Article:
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4 hours ago, c-boy said:

traveling in a tour group...

I try to go in the opposite direction 🙂

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31 minutes ago, clo said:

I try to go in the opposite direction 🙂

.... run away GIF

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10 hours ago, ldubs said:

 

We have had very similar experiences in  Italy and France to what happened to you in Germany.  While my Italian is practically nonexistent, I was able to respond to that question.  We were once also approached by a couple from the UK that asked us in halting French if we spoke English.  😀

 

Sorry I re read what I wrote and I realise I wasn't very clear😂. What made my situation humorous was that it was not in Germany, Austria or any other Deutsch speaking country. It is one thing if someone mistakes you for a local, I have had that happen too but I was quite perplexed why someone assumed I was a tourist from their country. I don't know if I was behaving particularly Germanic in that moment but her certainty that I was a fellow countryman made me laugh when she walked away 😜

Edited by ilikeanswers

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1 minute ago, ilikeanswers said:

 

Sorry I re read what I wrote and I realise I wasn't very clear😂. What made my situation humorous was that it was not in Germany. It is one thing if someone mistakes you for a local, I have had that happen too but I was quite perplexed why someone assumed I was a tourist from their country. I don't know if I was behaving particularly German in that moment but her certainty that I was a fellow countryman made me laugh when she walked away 😜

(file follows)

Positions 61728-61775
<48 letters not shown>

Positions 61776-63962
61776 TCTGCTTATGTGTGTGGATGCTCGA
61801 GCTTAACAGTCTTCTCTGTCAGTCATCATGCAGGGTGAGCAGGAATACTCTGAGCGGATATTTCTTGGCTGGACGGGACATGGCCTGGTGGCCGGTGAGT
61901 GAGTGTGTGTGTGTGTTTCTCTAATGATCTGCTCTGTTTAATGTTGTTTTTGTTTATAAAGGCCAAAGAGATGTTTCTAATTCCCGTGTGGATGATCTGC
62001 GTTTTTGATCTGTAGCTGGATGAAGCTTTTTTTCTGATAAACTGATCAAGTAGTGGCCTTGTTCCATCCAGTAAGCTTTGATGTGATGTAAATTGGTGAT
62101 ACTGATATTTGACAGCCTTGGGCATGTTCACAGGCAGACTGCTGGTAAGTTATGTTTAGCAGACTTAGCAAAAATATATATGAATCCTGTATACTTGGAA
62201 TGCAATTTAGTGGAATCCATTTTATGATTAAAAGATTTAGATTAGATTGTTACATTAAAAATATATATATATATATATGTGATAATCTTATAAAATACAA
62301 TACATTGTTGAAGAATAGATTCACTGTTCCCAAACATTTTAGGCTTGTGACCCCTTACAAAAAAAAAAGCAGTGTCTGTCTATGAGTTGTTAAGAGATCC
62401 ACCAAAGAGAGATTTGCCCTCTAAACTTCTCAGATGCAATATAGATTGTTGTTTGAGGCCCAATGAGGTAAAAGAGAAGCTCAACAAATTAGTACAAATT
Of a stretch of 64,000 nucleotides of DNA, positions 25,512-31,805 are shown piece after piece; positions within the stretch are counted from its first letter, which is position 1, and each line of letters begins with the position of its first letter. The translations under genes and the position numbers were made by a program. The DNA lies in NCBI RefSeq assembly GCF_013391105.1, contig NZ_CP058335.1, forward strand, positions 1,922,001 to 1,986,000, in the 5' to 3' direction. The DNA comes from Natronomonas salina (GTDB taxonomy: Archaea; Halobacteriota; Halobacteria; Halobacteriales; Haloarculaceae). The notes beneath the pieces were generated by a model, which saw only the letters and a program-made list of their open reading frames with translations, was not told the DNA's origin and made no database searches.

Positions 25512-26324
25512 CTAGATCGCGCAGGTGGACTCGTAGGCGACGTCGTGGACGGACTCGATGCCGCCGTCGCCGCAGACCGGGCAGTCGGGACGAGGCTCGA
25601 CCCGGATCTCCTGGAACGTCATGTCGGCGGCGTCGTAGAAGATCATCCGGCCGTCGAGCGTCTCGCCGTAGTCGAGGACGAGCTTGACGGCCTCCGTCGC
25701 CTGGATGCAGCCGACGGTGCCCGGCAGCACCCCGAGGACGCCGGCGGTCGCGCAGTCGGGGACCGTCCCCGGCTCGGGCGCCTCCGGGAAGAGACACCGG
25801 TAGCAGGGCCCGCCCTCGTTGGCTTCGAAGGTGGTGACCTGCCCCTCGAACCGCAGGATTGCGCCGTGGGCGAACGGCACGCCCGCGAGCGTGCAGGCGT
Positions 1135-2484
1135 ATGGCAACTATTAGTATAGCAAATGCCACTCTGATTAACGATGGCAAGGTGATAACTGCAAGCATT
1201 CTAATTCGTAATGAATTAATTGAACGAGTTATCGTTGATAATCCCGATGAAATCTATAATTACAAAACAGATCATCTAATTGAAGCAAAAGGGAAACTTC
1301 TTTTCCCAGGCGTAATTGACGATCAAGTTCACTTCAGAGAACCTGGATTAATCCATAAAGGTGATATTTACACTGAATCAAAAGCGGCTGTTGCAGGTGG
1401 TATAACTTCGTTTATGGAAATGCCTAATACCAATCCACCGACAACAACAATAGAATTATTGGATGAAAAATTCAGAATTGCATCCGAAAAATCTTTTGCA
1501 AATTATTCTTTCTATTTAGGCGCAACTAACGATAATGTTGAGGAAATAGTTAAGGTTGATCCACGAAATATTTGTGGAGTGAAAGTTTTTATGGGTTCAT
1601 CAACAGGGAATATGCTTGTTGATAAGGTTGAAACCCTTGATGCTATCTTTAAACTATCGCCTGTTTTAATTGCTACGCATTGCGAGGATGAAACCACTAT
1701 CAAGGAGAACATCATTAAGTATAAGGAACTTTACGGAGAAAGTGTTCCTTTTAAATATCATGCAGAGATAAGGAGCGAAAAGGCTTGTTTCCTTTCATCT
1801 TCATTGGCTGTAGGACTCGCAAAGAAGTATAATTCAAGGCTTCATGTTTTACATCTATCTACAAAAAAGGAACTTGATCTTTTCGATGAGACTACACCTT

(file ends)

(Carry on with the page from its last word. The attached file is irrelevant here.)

Haha, it went right by me the first time.  Now that really is funny!  😀

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7 hours ago, ilikeanswers said:

 

Sorry I re read what I wrote and I realise I wasn't very clear😂. What made my situation humorous was that it was not in Germany, Austria or any other Deutsch speaking country. It is one thing if someone mistakes you for a local, I have had that happen too but I was quite perplexed why someone assumed I was a tourist from their country. I don't know if I was behaving particularly Germanic in that moment but her certainty that I was a fellow countryman made me laugh when she walked away 😜

 

 

Hmmm, exactly the opposite happens to me.

In non Englsh-speaking countries, when I walk up to the counter of a shop or sit at a bar, I'm asked what I would like in English. This is without me saying a word or wearing or carrying anything that provides a clue. :classic_huh:

Just how do they know?????

 

But I don't have the same problem abroad with Brits.

On more than one occasion on my travels I've been approached in the street by Brits asking me for directions to the rail station, cathedral or wherever, in halting French or Italian or German.

Just how do they not know?

 

JB :classic_smile:

 

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7 hours ago, John Bull said:

 

 

...

 

But I don't have the same problem abroad with Brits.

On more than one occasion on my travels I've been approached in the street by Brits asking me for directions to the rail station, cathedral or wherever, in halting French or Italian or German.

Just how do they not know?

 

JB :classic_smile:

 

Yes — one would think that they would recognize your Union Jack waistcoat.